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Postpartum Depression

Postpartum depression is not really a separate mood disorder from major depression or bipolar disorder. The word, "postpartum" is a specifier used as additional diagnostic information to describe the onset or occurrence of the depressive episode associated with major depression or bipolar disorder. For instance, a person could receive the following diagnosis:

Related Features
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This Isn't What I Expected: Overcoming Postpartum Depression,
by K. Kleiman, V. D. Raskin


More Books...

Major Depressive Disorder, Single Episode, Moderate, With Postpartum Onset

"With Postpartum Onset" describes an uncommon depressive episode that begins within four weeks of giving birth to a child and may affect up to 10% of new mothers. It is very different than the "baby blues" that women can experience usually 3-7 days after delivery. Many women with postpartum depression may experience great anxiety, panic attacks, spontaneous crying, difficulty sleeping, and a lack of interest in their new child. A woman's mood may fluctuate and seem inconsistent, and there may even be the presence of psychotic features (delusions, hallucinations). If this is the case, a woman should receive immediate medical attention and hospitalization may be necessary. Whether or not psychotic features are present, a woman may have suicidal thoughts, continuous thoughts about violence towards her child, a difficulty with concentration, and she may feel and appear to be quite agitated.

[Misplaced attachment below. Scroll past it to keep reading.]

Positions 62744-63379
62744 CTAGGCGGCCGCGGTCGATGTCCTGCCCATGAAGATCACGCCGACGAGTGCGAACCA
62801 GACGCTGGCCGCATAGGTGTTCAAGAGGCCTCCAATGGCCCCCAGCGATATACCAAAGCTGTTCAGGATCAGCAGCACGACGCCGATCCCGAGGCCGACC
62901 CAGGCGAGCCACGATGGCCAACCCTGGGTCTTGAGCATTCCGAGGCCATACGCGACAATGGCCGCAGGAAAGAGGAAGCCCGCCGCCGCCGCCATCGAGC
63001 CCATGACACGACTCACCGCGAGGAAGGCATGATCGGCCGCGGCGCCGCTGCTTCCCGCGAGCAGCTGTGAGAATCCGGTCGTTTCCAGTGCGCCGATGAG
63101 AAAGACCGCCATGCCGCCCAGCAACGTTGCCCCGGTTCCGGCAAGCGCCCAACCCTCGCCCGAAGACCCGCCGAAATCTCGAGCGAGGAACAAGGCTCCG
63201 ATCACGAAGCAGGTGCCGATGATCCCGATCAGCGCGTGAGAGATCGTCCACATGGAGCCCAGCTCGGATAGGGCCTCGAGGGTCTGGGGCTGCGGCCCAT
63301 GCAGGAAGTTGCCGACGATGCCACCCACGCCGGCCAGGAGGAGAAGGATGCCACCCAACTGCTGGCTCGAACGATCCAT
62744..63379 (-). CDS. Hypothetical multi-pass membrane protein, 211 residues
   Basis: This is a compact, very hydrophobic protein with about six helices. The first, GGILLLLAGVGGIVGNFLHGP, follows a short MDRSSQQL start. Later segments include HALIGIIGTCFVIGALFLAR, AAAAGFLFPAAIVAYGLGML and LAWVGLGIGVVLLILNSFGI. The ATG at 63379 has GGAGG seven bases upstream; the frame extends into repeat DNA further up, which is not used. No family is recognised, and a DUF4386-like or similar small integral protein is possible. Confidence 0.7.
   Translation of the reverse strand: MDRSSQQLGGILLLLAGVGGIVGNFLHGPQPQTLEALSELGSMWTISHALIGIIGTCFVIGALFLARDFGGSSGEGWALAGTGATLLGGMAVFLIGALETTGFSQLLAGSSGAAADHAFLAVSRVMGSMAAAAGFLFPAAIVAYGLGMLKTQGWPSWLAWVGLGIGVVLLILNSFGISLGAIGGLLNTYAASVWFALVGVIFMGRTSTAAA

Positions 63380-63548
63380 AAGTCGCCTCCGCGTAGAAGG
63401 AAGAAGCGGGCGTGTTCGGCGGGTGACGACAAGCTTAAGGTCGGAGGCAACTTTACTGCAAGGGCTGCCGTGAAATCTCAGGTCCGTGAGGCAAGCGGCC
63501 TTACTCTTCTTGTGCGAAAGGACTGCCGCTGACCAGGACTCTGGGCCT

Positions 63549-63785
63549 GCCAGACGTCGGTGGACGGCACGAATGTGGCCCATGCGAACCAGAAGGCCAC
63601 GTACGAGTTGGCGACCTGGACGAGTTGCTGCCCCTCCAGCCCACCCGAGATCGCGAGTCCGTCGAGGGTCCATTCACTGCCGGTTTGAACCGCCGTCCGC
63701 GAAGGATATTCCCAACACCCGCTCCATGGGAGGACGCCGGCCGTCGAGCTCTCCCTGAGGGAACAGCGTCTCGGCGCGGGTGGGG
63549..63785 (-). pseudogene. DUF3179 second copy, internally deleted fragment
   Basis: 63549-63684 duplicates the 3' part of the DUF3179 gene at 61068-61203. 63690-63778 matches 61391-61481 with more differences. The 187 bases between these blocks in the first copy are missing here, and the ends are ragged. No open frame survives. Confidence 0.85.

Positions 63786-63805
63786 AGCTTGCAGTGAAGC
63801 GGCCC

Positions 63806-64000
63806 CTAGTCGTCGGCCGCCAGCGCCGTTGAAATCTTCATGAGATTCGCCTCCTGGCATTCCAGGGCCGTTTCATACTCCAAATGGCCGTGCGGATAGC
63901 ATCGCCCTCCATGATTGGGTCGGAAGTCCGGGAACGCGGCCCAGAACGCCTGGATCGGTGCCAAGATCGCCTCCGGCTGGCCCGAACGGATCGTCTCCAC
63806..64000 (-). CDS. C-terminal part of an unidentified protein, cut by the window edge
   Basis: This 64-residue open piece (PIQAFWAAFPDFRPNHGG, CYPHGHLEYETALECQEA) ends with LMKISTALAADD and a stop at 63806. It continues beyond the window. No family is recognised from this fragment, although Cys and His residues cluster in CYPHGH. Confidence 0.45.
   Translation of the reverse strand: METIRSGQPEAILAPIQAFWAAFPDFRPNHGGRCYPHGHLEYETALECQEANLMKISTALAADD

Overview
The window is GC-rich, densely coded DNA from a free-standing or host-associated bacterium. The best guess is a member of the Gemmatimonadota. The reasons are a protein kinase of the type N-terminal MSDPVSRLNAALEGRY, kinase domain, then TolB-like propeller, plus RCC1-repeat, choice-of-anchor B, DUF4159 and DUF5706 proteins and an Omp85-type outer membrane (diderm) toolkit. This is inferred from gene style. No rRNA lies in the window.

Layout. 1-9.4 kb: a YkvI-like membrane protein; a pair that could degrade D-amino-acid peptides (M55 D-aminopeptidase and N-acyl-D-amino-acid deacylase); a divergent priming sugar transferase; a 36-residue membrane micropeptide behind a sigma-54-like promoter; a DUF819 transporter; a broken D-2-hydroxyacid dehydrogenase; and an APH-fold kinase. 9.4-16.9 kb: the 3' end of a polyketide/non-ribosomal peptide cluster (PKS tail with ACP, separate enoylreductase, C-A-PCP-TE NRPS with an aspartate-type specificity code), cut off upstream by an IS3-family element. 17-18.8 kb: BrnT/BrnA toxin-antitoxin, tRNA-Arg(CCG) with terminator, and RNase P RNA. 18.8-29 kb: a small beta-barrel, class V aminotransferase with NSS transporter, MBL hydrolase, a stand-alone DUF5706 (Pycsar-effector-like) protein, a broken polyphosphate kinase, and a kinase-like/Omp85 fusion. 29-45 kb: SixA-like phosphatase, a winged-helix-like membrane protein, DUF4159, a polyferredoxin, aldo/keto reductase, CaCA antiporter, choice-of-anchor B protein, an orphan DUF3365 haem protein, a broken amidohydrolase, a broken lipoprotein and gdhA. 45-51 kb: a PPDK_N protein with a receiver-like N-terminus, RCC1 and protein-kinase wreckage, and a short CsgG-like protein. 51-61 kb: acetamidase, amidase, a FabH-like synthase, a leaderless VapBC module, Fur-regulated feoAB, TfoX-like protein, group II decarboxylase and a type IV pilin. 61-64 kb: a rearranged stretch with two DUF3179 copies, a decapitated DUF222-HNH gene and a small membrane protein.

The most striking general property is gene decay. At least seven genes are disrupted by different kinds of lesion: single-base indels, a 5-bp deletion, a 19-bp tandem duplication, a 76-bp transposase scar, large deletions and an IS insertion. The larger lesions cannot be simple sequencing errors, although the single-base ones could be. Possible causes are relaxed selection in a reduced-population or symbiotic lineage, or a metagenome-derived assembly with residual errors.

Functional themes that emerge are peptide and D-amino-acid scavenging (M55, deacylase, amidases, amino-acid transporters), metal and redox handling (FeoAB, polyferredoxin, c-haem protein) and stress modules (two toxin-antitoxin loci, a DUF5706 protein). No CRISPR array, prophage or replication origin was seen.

With regard to psychotic features, if a woman experiences delusions they may be about the child. For instance, a woman may believe that her child is evil, that he/she is doomed somehow, or that he/she is gifted with magical powers. Although a woman may harm or even kill her child when she is not experiencing psychotic symptoms, it tends to be more common when a psychosis is present. She may hear voices telling her to kill the child, or may harm the child as a result of certain delusions or beliefs about the child.

Psychotic symptoms may occur in 1in 500-1000 births and may be more frequent in women who have given birth for the first time. If a woman experiences a postpartum depression with psychotic features, her risk of developing it again with future deliveries may be between 30% and 50%. For those who have already had postpartum depression, their risk of a second episode with psychotic features is higher. The risk is also higher for those who previously have had a mood disorder.

Many women are frequently reluctant to tell anyone about their negative or depressive thoughts and feelings. They often feel quite guilty about them since they believe that having a new child is a time when they should feel very happy. Postpartum depression is a condition that is very treatable. Leaving it untreated can sometimes affect the quality of bonding and relationship between a mother and her child.



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